Eating disorders are serious psychological conditions that negatively affect a person’s eating habits. The most common eating disorders involve dangerous eating habits that may lead to health complications when not treated accordingly.
Some people with eating disorders have an intense fear of gaining weight, while others lack control in consuming unusually large amounts of food. Regardless of the type of eating disorder, it all has life-threatening complications that need to be addressed immediately.
The first week of March is the Eating Disorders Awareness Week. It’s the time where advocates and those who lived with an eating disorder are fighting myths and misconceptions about eating disorders by talking about it.
In this article, you will learn the different types of eating disorders, their complications, and their treatment remedies. Awareness can be a stepping stone that can eradicate judgment. As you understand the different types of eating disorders, you get to become aware. Eventually, your understanding about eating disorders can help spark a healthy conversation.
5 Common Types of Eating Disorders & Their Complications
Eating disorders may be caused by low self-esteem, distorted body image perceptions, stress, genetics, and other biological or environmental factors. It may appear during the teen years or in young adults, especially in girls.
1. Anorexia Nervosa
Anorexia nervosa is a type of eating disorder that includes restricted food consumption, consumption of a small number of certain foods, or avoidance of eating at all costs. When a person has anorexia nervosa, they are obsessively conscious of their weight.
People with anorexia nervosa see themselves as overweight when in reality, they are underweight. As a result, they weigh themselves all the time, have a fear of gaining weight, are fixated with weight-loss regimens, exercises excessively, and engages in an unhealthy diet.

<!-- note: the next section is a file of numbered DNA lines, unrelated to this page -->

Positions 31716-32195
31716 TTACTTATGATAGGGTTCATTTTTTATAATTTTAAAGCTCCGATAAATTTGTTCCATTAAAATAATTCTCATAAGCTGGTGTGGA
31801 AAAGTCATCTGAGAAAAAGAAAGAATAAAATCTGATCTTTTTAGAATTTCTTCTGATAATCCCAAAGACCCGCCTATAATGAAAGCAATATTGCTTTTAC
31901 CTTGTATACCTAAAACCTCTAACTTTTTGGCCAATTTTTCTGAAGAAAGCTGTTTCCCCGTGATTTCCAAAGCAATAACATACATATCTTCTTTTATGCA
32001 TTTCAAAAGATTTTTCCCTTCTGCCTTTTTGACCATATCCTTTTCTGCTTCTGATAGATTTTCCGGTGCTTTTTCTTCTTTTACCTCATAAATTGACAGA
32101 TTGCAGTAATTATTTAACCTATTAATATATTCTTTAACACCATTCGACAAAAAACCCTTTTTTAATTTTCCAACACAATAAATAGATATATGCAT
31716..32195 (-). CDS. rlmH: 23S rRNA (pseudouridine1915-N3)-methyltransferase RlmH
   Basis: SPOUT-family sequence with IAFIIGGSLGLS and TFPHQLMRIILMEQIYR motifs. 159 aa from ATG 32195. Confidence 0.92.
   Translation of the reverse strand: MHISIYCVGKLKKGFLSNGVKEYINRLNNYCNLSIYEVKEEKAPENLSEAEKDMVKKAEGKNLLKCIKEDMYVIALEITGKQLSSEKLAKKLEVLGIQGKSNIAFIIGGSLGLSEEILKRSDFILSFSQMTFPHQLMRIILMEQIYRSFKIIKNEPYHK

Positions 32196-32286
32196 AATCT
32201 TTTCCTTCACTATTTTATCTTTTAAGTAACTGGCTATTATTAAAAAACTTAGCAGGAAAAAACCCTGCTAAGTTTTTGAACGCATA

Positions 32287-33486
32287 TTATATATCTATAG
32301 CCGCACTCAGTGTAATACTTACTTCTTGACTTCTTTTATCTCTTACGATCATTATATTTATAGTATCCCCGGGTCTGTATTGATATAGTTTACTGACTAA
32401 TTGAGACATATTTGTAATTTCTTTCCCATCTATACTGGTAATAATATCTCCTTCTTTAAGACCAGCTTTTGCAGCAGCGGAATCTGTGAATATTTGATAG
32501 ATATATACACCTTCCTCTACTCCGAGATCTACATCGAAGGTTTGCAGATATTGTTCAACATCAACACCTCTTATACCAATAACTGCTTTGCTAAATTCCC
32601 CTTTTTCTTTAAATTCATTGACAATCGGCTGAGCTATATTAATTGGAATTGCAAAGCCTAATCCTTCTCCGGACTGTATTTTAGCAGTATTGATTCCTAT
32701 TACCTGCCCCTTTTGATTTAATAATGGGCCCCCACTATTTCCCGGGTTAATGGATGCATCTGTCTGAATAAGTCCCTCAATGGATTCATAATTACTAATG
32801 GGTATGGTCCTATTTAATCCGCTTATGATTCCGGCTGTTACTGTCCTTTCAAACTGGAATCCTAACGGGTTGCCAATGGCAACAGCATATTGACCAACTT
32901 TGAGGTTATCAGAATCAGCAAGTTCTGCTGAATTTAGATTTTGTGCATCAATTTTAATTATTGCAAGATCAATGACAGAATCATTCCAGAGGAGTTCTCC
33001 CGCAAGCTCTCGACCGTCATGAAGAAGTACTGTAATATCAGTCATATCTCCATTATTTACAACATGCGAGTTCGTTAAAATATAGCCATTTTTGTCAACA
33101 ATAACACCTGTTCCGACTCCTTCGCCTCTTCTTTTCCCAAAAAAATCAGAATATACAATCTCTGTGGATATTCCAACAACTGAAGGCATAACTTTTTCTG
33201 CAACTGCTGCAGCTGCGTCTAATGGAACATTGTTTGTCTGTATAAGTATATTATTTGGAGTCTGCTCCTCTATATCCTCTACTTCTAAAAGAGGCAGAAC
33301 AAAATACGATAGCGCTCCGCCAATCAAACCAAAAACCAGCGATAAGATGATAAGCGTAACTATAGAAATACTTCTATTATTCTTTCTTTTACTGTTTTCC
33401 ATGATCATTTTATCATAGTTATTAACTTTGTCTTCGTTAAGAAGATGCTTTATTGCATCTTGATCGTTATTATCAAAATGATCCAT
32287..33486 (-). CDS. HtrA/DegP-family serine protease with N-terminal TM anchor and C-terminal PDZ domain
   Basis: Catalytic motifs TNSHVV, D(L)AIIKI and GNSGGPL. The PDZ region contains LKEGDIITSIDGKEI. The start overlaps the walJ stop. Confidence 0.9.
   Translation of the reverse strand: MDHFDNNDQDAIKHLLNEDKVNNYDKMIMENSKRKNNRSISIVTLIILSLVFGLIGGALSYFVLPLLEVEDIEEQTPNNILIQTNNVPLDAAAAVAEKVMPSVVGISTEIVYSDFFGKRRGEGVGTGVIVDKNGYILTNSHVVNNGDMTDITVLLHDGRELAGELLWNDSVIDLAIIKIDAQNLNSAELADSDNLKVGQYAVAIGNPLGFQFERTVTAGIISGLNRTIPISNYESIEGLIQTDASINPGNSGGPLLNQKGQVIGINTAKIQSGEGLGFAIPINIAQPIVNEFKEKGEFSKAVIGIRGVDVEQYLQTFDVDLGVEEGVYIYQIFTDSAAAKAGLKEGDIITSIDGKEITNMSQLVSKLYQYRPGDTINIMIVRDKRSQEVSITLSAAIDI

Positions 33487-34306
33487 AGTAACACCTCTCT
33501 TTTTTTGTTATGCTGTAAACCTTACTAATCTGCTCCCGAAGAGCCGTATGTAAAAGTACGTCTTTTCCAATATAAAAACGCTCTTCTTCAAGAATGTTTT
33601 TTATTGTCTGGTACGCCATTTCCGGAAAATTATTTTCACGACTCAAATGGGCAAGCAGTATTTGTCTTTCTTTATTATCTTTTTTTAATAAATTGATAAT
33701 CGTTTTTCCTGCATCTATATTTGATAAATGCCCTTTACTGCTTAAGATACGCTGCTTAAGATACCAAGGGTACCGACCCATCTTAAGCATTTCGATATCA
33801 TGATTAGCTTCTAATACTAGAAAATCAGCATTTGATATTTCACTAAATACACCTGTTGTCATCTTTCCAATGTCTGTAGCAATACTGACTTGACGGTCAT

There are two types of anorexia nervosa: restricting types and the purging type. People with the restricting type only focus on fasting, unhealthy diet, and uncontrolled exercise. While people with binge eating or purging types use purging activities like forced vomiting, taking laxatives, and obsessively exercising.
Complications of Anorexia Nervosa: According to the National Institute of Mental Health, anorexia nervosa is the eating disorder with the highest mortality rate. Complications may include brittle hair and nails, malnutrition, imbalanced electrolytes, slowed breathing and pulse, abnormal heart rhythms, infertility, low internal body temperature, feeling cold all the time, and thinning of the bones. The sad truth is, there are many people with anorexia nervosa who die of starvation and suicide.
2. Bulimia Nervosa
Bulimia nervosa is an eating disorder characterized by episodes of binge eating (or consuming large amounts of food) followed by purging after eating. Purging can be done through purging behaviors like forced vomiting or with the use of enemas, laxatives, or diuretics. People with bulimia nervosa exhibit a similar mindset of anorexia nervosa people.
They are also obsessively conscious of their body image and body weight that they engage in excessive exercise. As compared to anorexia nervosa, who has a low body weight, people with bulimia nervosa usually have normal weight.
Complications of Bulimia Nervosa: Bulimia nervosa may lead to major medical problems like severe dehydration from purging, swollen salivary glands, tooth decay, gum problems, worn tooth enamel, inflamed and sore throat. Or worse health problems like kidney failure, heart problems, digestive problems, electrolyte imbalance, irregular menstrual periods in women, mental health complications, or suicide.